Situation for women and girls in Syria worse than ever before as conflict grinds on
09 May 2022
09 May 2022
7.3 million women and girls need life-saving sexual and reproductive health services
[United Nations, New York] - As donors meet at the Brussels VI Conference on Supporting the future of Syria and the region, UNFPA, the United Nations sexual and reproductive health agency, calls for urgent action to alleviate the suffering of Syrian women and girls as their rights continue to be an unseen casualty of the protracted crisis, now entering its twelfth year.
Ongoing hostilities, displacement, compounded by drought, an unrelenting pandemic and economic collapse, are driving the ever-increasing humanitarian needs in Syria and the region. Nearly 26.5 million people are in need of assistance, including 14.6 million people inside Syria and approximately 12 million refugees and host community members. An estimated 11.7 million people – nearly half the pre-war population – remain internally displaced or refugees in neighbouring countries, including around half a million pregnant women and adolescent girls. Some 7.3 million women and girls are in need of life-saving sexual and reproductive health services, including maternal care, as the number of women dying during pregnancy and childbirth continues to increase in Syria and neighbouring countries.
“The situation for women and girls in Syria and the region is worse now than it has been since the conflict began. They face enormous challenges, including mounting risks to their health and safety,” said Dr Luay Shabaneh, UNFPA Regional Director, Arab States. “We must step up efforts to ensure that their rights to give birth safely and live free from violence are protected and that they can actively participate in finding a sustainable path forward.”
Spiralling food prices — which could be pushed even higher by the war in Ukraine — have left families struggling to survive, and when food is scarce it is often women and girls who eat last and least. Fuel shortages and a lack of electricity are also hampering the delivery of and access to basic services, including reproductive health care and services for survivors of gender-based violence.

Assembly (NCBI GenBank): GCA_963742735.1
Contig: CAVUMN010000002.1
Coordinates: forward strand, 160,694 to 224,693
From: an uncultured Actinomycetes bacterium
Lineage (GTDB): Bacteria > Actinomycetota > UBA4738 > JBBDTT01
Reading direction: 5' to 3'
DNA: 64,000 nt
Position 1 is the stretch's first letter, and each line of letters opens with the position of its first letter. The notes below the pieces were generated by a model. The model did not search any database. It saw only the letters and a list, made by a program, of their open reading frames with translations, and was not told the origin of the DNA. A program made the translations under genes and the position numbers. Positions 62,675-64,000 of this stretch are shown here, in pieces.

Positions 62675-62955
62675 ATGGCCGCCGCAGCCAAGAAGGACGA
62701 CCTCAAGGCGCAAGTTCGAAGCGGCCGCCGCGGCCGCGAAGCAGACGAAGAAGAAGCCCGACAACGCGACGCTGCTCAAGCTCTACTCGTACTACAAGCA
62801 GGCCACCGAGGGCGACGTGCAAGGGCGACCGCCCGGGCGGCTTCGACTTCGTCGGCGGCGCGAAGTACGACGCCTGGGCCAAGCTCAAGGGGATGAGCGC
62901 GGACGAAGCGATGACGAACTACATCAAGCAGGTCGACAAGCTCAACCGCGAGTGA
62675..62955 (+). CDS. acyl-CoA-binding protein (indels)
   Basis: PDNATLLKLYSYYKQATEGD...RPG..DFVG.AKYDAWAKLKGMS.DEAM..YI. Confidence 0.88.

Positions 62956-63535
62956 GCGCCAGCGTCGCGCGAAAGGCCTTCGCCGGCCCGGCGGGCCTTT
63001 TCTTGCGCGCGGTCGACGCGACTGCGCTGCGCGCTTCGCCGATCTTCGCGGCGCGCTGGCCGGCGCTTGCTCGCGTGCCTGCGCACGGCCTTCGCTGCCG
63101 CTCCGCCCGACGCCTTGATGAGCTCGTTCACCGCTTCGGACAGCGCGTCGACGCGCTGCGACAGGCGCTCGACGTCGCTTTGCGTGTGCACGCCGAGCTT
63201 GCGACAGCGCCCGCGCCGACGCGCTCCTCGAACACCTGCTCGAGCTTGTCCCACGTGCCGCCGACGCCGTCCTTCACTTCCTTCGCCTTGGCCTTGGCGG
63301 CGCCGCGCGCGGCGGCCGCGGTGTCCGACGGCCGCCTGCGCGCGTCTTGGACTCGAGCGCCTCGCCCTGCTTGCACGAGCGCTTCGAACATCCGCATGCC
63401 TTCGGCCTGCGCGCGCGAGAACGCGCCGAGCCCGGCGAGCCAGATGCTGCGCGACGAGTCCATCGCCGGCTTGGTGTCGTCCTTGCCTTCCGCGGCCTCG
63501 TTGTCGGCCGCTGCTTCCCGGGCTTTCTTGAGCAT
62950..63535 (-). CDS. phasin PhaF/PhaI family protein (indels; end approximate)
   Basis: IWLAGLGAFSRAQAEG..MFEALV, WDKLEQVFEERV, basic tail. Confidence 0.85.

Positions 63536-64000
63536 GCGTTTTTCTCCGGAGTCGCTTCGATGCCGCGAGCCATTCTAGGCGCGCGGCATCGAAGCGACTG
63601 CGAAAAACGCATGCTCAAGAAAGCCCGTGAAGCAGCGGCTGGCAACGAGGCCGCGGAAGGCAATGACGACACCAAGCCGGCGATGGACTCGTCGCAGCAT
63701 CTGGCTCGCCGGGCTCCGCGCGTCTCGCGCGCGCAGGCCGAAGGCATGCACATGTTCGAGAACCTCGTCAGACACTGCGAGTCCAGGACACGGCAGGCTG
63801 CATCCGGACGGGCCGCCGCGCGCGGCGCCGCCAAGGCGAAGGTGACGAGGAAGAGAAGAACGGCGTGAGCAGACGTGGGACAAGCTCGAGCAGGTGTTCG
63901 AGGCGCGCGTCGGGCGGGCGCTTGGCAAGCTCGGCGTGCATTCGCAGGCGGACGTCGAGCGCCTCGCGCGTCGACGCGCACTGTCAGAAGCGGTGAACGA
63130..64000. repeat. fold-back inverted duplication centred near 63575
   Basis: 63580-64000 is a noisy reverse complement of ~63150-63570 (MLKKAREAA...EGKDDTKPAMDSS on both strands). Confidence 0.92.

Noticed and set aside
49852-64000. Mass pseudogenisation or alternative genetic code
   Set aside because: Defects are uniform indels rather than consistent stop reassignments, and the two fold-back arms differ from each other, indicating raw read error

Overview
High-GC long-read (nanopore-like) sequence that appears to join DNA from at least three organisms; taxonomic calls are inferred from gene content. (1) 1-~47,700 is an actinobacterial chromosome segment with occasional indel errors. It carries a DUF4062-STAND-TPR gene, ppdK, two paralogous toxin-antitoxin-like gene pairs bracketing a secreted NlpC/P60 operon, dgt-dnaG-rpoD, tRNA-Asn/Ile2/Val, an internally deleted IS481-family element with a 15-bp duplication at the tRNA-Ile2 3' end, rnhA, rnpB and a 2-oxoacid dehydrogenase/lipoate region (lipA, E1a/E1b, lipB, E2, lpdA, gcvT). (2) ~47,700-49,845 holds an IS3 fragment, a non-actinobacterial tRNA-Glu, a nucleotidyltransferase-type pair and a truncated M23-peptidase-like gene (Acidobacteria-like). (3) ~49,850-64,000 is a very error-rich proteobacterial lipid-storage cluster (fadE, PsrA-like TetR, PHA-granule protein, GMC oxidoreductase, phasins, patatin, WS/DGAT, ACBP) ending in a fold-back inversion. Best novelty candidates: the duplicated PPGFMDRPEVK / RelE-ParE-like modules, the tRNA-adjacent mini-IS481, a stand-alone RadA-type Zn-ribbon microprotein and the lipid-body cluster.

More than a decade of instability and displacement have sharply increased women and girls’ risks and vulnerabilities to multiple forms of physical and sexual violence, and child marriage rates have spiked. Women and girls tell UNFPA that violence and abuse have become so widespread and unchecked that many feel it has become normalised, an accepted reality of daily life. For some young women and girls it is all they have ever known.
“Life quickly became an open-air prison after the war,” a young woman from Aleppo told UNFPA. “We [girls] were told not to leave our houses for fear of harrassment, rape and kidnap. I was told that child marriage was my only path to true safety.”
Since conflict erupted in 2011, UNFPA has been on the frontlines, working with partners to deliver life-saving services to women and girls in Syria and in camps and host communities throughout the region. In 2021 alone, as part of its regional response to the crisis, UNFPA delivered sexual and reproductive health services to more than 1.1 million people. Some 600,000 people were reached with services to prevent and respond to gender-based violence, including 200,000 adolescent girls, and around 150,000 women were provided with cash assistance.
In 2022, UNFPA is appealing for a total of USD 145.2 million to continue its lifesaving work inside Syria and the five neighbouring countries hosting the majority of Syrian refugees — Turkey, Lebanon, Jordan, Iraq, and Egypt.
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